When Barack Obama told the nation about the killing of Osama bin Laden, he said, “I, me, we, our” some 72 times. When he spoke to the troops at Fort Campbell in the aftermath of that killing, he used those words at least 68 times.
You’d think he conceived the operation and carried it out all by himself!
It’s obvious in Barack Obama’s many speeches after the killing of Osama bin Laden that there was a continual use of the personal pronoun and the royal “we.” It’s a pattern in any of his speeches.
I have a suggestion for the president of this country: Eliminate the words “I” and “we” from your vocabulary.
Mr. President, I hope you and your speechwriters are listening.
Please, just stop saying them!
It’s a tiny request, but really, sir, it will actually make you look and sound much more presidential if you refrain from having to tell everyone within earshot that you did everything.
It’s unseemly and makes you sound childish to repeatedly say that just about everything emanating from your administration is the result of you doing it.
First of all, it’s not true, and you know it! Presidents are surrounded with people having varied specialties and experience. They have their jobs because of that and work to evolve varied administration plans and policies. It’s their expected role.
Actually, if you were surrounded with experts but never took their advice and only did what you want to do, you wouldn’t be a president, you’d be a dictator.
And you aren’t that, are you?
Of course not! The American people elected you president. You’re neither a king, nor a dictator. Everyone knows that, so why the need for your “I-I-me-me-ing” all the time?
If any average person – i.e. non-president – did what you do, the conclusion would be that the person was incredibly insecure, lacking confidence and in constant need of reassurance of his value.
His need would be so great that if it isn’t met by others, he will do it himself by constantly noting everything done is because of him or because he did it himself. If people don’t notice, he’ll remind them, over and over again.
It’s clear you want to be taken seriously and regarded with awe and admiration even when it’s clear you’re in over your head.
You’re like the emperor who believes he’s wearing beautiful, royal garments and parades around, showing them off. The only problem is he has nothing on at all – he’s naked.
The people see it, but no one has the courage to tell him. The emperor continues in his delusions of grandeur until a little boy shouts out the truth.
In your case, you fully believe your vision of your knowledge, intellect, experience and capability. Those are the royal garments of your presidency. Unfortunately, too often in your mere two-and-a-half years in office, the insufficiencies of your abilities are clear. But you ignore them. The people around you ignore them. The media, which should report the truth, simply don’t, thus enabling the continuing farce.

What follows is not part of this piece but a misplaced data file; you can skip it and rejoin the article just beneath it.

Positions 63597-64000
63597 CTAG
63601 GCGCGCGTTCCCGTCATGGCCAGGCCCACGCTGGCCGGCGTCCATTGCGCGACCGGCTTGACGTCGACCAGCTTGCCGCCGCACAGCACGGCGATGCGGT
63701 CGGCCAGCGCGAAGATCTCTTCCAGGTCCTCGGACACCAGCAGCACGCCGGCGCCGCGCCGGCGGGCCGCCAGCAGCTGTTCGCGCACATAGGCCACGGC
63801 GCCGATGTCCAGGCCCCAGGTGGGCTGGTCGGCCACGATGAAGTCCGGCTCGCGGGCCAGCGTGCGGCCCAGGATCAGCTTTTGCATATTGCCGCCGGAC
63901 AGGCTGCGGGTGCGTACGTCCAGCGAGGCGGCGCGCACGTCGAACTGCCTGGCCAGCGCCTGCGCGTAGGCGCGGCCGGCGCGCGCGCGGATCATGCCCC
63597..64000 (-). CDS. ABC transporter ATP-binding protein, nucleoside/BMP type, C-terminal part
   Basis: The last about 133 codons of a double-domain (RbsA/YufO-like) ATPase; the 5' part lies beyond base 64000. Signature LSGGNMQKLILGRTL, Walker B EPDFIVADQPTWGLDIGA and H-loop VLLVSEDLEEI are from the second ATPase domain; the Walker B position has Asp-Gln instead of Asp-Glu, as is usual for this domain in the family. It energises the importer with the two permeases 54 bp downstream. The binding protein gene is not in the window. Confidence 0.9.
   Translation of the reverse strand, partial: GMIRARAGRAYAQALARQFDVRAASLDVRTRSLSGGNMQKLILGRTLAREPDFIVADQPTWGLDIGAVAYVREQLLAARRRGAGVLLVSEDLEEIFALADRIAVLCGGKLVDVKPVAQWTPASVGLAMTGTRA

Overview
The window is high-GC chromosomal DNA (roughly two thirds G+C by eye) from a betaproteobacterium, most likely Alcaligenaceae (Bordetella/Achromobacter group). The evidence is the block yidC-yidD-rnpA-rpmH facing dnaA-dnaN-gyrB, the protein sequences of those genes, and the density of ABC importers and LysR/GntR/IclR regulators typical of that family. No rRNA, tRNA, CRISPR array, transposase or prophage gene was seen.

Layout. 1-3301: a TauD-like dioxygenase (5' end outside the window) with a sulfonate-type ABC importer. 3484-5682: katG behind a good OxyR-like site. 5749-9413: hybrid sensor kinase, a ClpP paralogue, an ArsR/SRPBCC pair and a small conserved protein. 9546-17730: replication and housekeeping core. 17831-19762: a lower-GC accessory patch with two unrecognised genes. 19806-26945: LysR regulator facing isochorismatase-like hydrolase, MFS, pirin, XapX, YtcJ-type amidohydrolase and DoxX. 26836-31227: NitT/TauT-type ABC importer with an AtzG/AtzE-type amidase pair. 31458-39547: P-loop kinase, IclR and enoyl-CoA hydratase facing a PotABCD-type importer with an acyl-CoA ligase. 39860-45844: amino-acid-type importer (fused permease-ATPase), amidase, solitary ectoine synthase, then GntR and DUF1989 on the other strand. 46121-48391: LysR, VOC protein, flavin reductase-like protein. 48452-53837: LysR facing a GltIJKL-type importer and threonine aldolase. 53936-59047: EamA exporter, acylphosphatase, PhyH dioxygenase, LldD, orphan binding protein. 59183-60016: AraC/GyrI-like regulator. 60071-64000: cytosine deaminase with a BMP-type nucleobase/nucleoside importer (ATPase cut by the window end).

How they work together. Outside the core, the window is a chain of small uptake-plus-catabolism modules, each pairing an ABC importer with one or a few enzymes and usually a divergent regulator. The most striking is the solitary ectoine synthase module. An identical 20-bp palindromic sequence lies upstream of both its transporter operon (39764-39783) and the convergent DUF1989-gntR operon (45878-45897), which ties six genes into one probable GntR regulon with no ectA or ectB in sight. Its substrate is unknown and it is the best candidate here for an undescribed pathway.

It’s not until some brave speakers and writers bring the truth of the situation to the fore that people who care have their worst suspicions confirmed.
No, you’re not like the Wizard of Oz, creating a visual image of what you think a good president looks, sounds and acts like. But, you are a man who was elevated far above his level of accomplishment, skill and abilities after an election campaign that painted a picture people wanted to believe.
Unfortunately, it was a false picture. It was a picture of a dream, and dreams don’t get elected president. People are elected and now, in your case, the truth is coming out.
You campaigned by selling a dream – some might say “smoke and mirrors” – but you called it “hope and change.”
Enough voters believed you to ensure your election, but they didn’t go the step further and ask “hoping for what?” and “changing what?” and how it would all play out.
Over your short half term in office, you’ve not only alienated your own supporters but also independents who sought someone “different” who would end our security crises. You elaborated on which policies you would end, and we’d benefit.
As it turned out, you’ve reneged on most of your campaign promises, from closing Guantanamo to getting out of Afghanistan. Those are only two of many unkept promises.
If your election illustrated anything, it’s that people still avoid reality and if a politician plays to that, he can win.
Any doubters should listen to your campaign speeches touting what you would accomplish if elected.
Well, you were elected and every word out of your mouth reminds us that you were involved, you make the good decisions, you are in charge and you will get all the credit, if not from us, then you’ll credit yourself. You do it all the time.
But people are wise to you, and you’re losing your base, losing the support of independents. While the polls give you a boost now because of bin Laden, there’s a big mountain of reality on the road ahead: three wars, the deficit, the debt, the budget, unemployment and more.
It’ll be a bumpy campaign.